Kenya’s renewable sector and women in the industry: Elizabeth Rogo AEC President East Africa
Kenya has one of the most active renewable sectors in Africa. Could it serve as a model to be followed by other countries across Africa? We find out more from Elizabeth Rogo, the African Energy Chamber President for East Africa on the energy sector and on being the only female in a top leadership role.
Engineer Elizabeth Rogo is also the founder and CEO of TSAVO Oilfied Services, a leading Kenyan energy consultancy firm of experienced technical and legal professionals.
Rogo is passionate about the energy sector, and about helping young Africans, particularly women, to enter the field.
She spoke to The Africa Report about energy in East Africa, lessons the region can learn from Kenya, and the participation of women in the industry.
TAR: What does energy in East Africa look like currently. How popular is renewable energy, and are governments prioritizing this?
Elizabeth Rogo: East Africa is endowed with a good energy mix coming from hydro, fossil fuels, geothermal, solar, wind, and biomass. Though this has not translated to the level of consumption one would expect due to many factors including very low supply of electricity across many parts of Africa, Kenya is an example where electrification is rising at a very steady rate. Renewables, and in particular geothermal energy have played an important role.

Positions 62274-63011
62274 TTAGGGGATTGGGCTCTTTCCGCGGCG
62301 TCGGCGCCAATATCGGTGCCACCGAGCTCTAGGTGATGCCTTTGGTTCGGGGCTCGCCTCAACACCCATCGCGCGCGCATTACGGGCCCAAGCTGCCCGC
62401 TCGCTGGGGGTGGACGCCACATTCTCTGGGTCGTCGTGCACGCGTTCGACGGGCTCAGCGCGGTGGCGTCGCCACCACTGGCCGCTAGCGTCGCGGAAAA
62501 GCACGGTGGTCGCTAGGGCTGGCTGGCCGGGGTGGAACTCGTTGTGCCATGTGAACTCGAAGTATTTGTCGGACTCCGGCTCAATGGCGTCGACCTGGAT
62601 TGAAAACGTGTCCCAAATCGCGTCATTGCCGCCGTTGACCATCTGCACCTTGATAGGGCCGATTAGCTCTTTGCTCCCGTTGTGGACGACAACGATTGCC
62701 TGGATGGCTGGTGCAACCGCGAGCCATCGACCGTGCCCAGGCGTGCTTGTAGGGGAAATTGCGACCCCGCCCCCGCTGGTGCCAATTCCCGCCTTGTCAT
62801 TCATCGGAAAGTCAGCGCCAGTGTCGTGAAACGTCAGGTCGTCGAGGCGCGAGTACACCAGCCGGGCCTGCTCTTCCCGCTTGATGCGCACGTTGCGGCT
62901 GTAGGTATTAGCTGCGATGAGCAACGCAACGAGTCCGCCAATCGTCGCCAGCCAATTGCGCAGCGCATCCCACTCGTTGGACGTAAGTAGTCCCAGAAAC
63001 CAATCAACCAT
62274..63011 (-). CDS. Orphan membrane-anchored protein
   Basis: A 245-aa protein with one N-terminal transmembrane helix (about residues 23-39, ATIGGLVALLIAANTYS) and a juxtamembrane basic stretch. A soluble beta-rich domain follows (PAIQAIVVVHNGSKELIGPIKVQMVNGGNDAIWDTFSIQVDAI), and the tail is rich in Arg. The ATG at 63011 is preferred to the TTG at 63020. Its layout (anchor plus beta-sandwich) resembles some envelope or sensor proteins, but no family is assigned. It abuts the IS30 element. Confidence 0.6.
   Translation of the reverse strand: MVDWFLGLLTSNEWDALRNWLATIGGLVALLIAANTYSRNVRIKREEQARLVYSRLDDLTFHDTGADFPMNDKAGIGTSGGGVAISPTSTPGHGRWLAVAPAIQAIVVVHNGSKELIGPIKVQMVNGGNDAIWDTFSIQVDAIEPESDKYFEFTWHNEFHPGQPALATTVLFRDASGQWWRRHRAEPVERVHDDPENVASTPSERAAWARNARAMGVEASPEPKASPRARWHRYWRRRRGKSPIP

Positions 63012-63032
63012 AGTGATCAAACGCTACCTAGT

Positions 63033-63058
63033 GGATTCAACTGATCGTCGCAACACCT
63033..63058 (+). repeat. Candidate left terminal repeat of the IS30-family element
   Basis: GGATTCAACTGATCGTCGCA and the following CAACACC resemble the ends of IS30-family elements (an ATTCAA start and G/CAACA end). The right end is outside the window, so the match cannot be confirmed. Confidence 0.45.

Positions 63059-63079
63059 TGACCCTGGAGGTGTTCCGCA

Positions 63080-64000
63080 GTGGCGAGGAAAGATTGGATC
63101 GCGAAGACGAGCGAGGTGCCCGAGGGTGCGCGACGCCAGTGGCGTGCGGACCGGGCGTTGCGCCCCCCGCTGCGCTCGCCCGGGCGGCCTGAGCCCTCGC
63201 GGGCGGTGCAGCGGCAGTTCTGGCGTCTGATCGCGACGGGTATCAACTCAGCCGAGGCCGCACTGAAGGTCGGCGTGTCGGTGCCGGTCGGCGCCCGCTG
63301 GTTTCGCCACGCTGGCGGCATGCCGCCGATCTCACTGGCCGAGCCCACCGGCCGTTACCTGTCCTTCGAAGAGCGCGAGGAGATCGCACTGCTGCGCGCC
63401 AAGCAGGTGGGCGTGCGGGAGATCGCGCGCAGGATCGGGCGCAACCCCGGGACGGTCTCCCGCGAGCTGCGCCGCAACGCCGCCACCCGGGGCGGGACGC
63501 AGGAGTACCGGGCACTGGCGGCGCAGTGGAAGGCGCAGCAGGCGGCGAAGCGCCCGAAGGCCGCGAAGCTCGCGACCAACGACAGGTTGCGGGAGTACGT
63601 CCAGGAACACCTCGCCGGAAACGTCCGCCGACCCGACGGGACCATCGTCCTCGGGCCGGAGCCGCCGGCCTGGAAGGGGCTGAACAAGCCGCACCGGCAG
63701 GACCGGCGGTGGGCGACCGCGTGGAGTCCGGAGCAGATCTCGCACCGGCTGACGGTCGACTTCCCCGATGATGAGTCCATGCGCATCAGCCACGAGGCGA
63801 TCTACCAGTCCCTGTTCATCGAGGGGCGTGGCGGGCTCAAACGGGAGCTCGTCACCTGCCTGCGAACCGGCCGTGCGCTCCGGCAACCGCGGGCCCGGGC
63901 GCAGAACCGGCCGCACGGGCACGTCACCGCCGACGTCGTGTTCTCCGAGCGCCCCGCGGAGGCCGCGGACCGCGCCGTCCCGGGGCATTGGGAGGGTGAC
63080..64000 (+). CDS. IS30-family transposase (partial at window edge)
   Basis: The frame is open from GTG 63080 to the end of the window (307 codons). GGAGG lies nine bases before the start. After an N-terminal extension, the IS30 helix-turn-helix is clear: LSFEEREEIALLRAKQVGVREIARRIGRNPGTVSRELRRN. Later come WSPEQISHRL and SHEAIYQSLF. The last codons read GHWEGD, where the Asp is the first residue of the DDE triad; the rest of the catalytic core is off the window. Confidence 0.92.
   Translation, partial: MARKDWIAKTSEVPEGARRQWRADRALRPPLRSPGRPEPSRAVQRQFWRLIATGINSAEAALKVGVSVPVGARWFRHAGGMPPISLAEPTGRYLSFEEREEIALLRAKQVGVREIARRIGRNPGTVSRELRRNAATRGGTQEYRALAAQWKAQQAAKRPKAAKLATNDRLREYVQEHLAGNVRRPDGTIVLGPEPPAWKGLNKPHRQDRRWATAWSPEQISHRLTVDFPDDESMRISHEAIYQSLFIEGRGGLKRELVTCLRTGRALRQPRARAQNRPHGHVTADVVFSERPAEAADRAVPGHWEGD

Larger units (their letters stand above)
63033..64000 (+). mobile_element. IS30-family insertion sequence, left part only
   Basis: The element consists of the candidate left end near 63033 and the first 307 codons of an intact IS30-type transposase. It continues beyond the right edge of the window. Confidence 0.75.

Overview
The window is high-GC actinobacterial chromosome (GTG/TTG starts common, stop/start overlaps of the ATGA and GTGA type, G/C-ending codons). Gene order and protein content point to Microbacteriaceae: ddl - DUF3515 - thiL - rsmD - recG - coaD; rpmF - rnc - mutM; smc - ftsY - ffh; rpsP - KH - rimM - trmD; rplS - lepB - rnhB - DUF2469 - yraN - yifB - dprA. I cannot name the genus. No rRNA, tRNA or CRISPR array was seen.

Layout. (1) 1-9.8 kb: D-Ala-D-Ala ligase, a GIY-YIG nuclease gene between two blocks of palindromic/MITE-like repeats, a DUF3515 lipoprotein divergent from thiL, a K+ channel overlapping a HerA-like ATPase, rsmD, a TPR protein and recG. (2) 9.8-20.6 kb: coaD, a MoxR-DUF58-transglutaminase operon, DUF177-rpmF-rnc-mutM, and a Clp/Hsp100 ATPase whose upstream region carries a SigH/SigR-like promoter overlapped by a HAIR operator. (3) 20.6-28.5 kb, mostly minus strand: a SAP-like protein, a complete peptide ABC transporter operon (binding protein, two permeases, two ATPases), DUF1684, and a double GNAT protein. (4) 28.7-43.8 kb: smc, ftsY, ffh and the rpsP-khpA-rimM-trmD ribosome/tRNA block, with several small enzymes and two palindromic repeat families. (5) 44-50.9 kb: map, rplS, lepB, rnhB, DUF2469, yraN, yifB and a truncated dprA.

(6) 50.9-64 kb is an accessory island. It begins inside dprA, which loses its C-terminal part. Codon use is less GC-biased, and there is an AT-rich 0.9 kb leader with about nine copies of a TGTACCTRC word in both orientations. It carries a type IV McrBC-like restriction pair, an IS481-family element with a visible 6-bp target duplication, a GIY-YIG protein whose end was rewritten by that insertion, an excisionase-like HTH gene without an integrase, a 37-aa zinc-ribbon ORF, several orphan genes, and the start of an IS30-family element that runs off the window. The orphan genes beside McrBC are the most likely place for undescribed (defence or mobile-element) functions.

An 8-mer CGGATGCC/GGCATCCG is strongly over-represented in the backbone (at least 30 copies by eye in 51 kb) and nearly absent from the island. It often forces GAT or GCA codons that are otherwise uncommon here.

The global interest in renewables has risen in tandem with the climate change movement and the call for energy transition to low carbon resources. This is in addition to the drastic effect of COVID-19 not only on human health but also on the steep decline for crude oil due to demand – a fact that has affected East Africa.
With higher economic growth and a need to unlock this potential, the need for cheaper and low-carbon energy is an area governments are prioritizing – especially in those countries that have the resources and have invested in large scale projects such as Kenya.
This is in addition to upcoming world class oil and gas developments such as onshore Uganda and Kenya (oil), offshore Tanzania (gas) that are awaiting FID (Final Investment Decision). South Sudan is currently the only oil producing nation in East Africa which production levels that have been heavily affected by civil strife.
If you take the example of Kenya, we see through its flagship geothermal energy producer, Kenya Electricity Generating Company (KENGEN), that 30% of the country’s current total installed power of 2,700 megawatts (MW) comes from geothermal energy.
Kenya has developed other world class developments in solar and wind:
- Geothermal – Kenya is the leading provider of geothermal energy in Africa and currently sits at number 7 in the world. The total potential of geothermal energy in Kenya is estimated to stand at 10,000 megawatts (MW) with current capacity now at 823 MW according to the International Renewable Energy Agency (Irena).
- Solar Energy – Kenya’s 50 MW Garissa Solar Plant in northern Kenya, which was commissioned in December 2019, is the largest of its kind in East and Central Africa. This was a Chino-Kenya project.
- Wind – The 310 MW Lake Turkana Wind Farm in Kenya is the largest of its kind in Africa.
Kenya has been leading the way for renewable energy in East Africa, and maybe the continent. What lessons should we be taking from Kenya?
The lessons from Kenya include:
- Decentralization of energy sources – this has been successfully implemented with solar power, especially in rural and low-income areas, from private providers such as M-Kopa, Panda Solar, etc.
- Utilizing cutting edge solutions and technology.
- Utilizing home grown technical expertise such as in the geothermal sector – Kenya as a leader in this area is used for bench-marking by other countries in the region.
- Encourage more private-public partnership.